After three days of hall-decking, chesnut-roasting and overall seasonal merriment, the Utah Jazz got back to playing basketball Monday night - with predictable results. If this is the game after Christmas, then it's time to play ugly.

"If you'd seen our practice yesterday, the game would have looked great," said forward Karl Malone.One can only imagine what horrors the practice entailed. In the game, the Jazz shot a dismal 40 percent, committed 18 turnovers and generally looked like they spent three days eating fruitcake and chocolate tortes. Not to worry. Minnesota - a team that has already lost twice to the woeful Dallas Mavericks - was in town. Karl Malone scored 34 points, one short of his season high, and John Stockton added 24 points, 10 assists and five steals as the Jazz coasted to a 97-93 victory.

"I'm not saying it was pretty, not by any stretch of the imagination," the Mailman continued. "But it's better to win than to lose, any time."

If short on style, the Jazz managed to make selected parts of the game interesting. Forward David Benoit checked in off the bench - after a 22-game absence due to a hamstring injury - and chalked up seven points, three rebounds and a block. Rookie Bryon Russell delivered a towering slam, four minutes into the game. And the Mailman took time out from his busy scoring schedule to slap Minnesota rookie Christian Laettner's shot into a different area code, then tell Laettner about it.

"There are times when you don't talk a lot, but there are times when they start talking, so I do too," Malone said. "Another guy starts talking, I'm not gonna be quiet."

If Malone wasn't exactly in an introverted shell, that wasn't his job. That assignment fell upon the crowd, which is supposed to snooze benignly through the annual post-Christmas affair. The Jazz's job was to play badly. Which they did. Halfway through the first period, they already had four turnovers and made just three of their first nine shots.

In a weird way, the ghastly start was entertainment enough. Felton Spencer missed a slam dunk that sent the ball soaring off the back of the rim. It brought the kind of gasp normally reserved for the fireworks display at a county fair.

Tom Chambers threw a layup off the glass without hitting the rim. Tyrone Corbin and Chambers put up air balls within three seconds of one another.

"Definitely ugly," said guard Jeff Malone, whose own contribution was a 3-for-13 shooting night. "It was tough. I felt terrible out there. I felt real sluggish."

Things didn't improve soon. While Minnesota built a five-point lead in the second quarter, the Jazz moved like the pyramids of Egypt. The Mailman missed a layup, Spencer wafted up an eight-foot air ball, the Mailman missed again on a layup and Stockton fizzled on a six-footer before the half.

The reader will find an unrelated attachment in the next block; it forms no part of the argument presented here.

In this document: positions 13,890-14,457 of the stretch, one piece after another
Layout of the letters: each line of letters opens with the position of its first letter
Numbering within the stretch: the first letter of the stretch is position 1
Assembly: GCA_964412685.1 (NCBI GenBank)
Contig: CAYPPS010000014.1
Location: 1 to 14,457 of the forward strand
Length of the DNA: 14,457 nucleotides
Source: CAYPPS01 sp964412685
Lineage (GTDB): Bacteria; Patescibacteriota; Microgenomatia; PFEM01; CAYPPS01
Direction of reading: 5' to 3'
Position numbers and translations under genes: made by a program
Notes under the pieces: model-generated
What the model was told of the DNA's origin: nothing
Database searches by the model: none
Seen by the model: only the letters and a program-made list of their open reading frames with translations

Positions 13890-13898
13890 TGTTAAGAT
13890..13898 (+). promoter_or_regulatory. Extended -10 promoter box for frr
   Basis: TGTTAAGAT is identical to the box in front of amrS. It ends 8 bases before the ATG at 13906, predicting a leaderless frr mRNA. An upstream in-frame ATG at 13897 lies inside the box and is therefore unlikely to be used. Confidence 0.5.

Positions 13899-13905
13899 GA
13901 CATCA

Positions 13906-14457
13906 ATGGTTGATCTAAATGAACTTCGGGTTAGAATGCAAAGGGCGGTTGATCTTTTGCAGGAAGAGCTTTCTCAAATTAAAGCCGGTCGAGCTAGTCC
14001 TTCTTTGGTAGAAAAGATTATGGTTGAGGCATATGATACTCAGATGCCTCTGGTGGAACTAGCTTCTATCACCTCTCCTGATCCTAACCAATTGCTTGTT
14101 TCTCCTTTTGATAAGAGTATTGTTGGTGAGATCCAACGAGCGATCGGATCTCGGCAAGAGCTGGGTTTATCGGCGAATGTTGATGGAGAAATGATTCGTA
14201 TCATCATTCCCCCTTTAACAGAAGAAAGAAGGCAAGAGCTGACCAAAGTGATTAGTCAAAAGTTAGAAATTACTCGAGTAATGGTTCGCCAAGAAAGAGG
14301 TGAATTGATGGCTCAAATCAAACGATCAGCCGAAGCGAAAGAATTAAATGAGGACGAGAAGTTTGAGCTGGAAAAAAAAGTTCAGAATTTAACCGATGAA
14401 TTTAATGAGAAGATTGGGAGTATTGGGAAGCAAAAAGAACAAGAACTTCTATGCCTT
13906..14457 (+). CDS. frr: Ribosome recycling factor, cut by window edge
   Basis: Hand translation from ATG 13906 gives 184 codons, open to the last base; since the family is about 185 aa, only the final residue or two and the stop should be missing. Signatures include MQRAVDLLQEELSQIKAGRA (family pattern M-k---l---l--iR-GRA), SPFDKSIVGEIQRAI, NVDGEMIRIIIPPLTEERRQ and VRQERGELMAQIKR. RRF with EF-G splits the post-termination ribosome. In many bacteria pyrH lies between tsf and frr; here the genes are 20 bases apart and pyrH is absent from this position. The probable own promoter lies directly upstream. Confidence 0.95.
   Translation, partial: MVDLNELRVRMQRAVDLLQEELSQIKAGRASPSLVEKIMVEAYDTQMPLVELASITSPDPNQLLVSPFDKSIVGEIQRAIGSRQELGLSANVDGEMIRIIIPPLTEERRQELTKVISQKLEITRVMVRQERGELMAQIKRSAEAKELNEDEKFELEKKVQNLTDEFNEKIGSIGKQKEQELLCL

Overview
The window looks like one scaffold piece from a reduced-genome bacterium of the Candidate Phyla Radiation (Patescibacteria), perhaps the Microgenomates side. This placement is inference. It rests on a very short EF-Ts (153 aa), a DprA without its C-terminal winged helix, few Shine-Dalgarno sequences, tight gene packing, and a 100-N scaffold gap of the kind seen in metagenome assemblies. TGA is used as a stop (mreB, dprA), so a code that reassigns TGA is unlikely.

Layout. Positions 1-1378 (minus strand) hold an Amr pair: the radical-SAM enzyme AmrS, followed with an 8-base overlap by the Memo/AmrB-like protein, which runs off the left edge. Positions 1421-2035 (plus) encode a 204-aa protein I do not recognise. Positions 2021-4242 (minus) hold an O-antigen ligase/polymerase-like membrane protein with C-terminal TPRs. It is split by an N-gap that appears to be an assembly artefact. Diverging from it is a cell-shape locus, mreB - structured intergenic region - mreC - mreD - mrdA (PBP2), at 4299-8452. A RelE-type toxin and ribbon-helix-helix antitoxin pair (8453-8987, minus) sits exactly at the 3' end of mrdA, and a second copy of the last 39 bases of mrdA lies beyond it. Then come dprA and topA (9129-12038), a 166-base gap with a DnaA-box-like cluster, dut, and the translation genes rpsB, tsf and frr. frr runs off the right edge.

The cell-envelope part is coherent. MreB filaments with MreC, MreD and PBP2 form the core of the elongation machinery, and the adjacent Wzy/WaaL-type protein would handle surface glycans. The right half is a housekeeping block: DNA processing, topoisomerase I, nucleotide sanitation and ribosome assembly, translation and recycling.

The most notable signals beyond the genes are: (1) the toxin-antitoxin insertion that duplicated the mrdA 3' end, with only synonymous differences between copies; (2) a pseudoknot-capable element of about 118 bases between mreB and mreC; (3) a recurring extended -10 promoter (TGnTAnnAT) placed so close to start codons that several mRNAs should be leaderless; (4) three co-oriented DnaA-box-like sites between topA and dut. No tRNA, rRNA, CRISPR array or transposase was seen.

The Jazz trailed by just one at the break.

A fast start in the third quarter probably averted a Jazz loss. Trailing 51-47, the Jazz rolled for nine straight points. Though the Jazz eventually lost their lead, they were back ahead by three going into the final quarter.

Benoit's return was impressive under the circumstances. He appeared off the bench in the first quarter, landing his first official shot in 1 1/2 months, on a 12-foot jumper. Moments later he deflected a pass.

Benoit's biggest moments came in the fourth quarter, with the teams tied at 74. He landed a 20-footer to put the Jazz ahead by two, then stuffed a Tellis Frank shot, leading to Stockton's baseline score. Those points set off a 15-2 run which assured the Jazz a win.

The night's entertainment included - at no extra charge - a flurry of woofs and challenges after the Mailman swatted away Laettner's shot. The block was in response to Laettner's dunk in the third quarter.

"I don't try to embarrass anyone," said the Mailman, who declined to recite his conversation with Laettner. "But when Christian dunked, he was talking and all that. It's all in fun. There are times when you don't talk a lot, but there is a time when they start talking, so I do, too."

Malone added a steal from Laettner with just over two minutes left in the game, followed by a period of arm-waving and crowd-leading. "I get excited to play anybody. But then when someone starts talking, you want to pick it up," said Malone.

View Comments

The Jazz hung on down the stretch, relying on free throws to hold the Timberwolves at a safe distance.

The win was the Jazz's 11th in 14 games and Minnesota's sixth straight defeat. Ugliness notwithstanding, the Jazz weren't complaining. They have been known to play ugly and lose big under similar circumstances.

"The coaches said this is one of those games that gives them ulcers," said Spencer. "They're concerned because this is a team we should beat, but we might not take as serious as we should."

GAME NOTES: Minnesota's Doug West didn't play due to a sprained ankle . . . John Stockton's five steals left him one short of becoming the third player in NBA history to register 1,900 in a career.

Join the Conversation
Looking for comments?
Find comments in their new home! Click the buttons at the top or within the article to view them — or use the button below for quick access.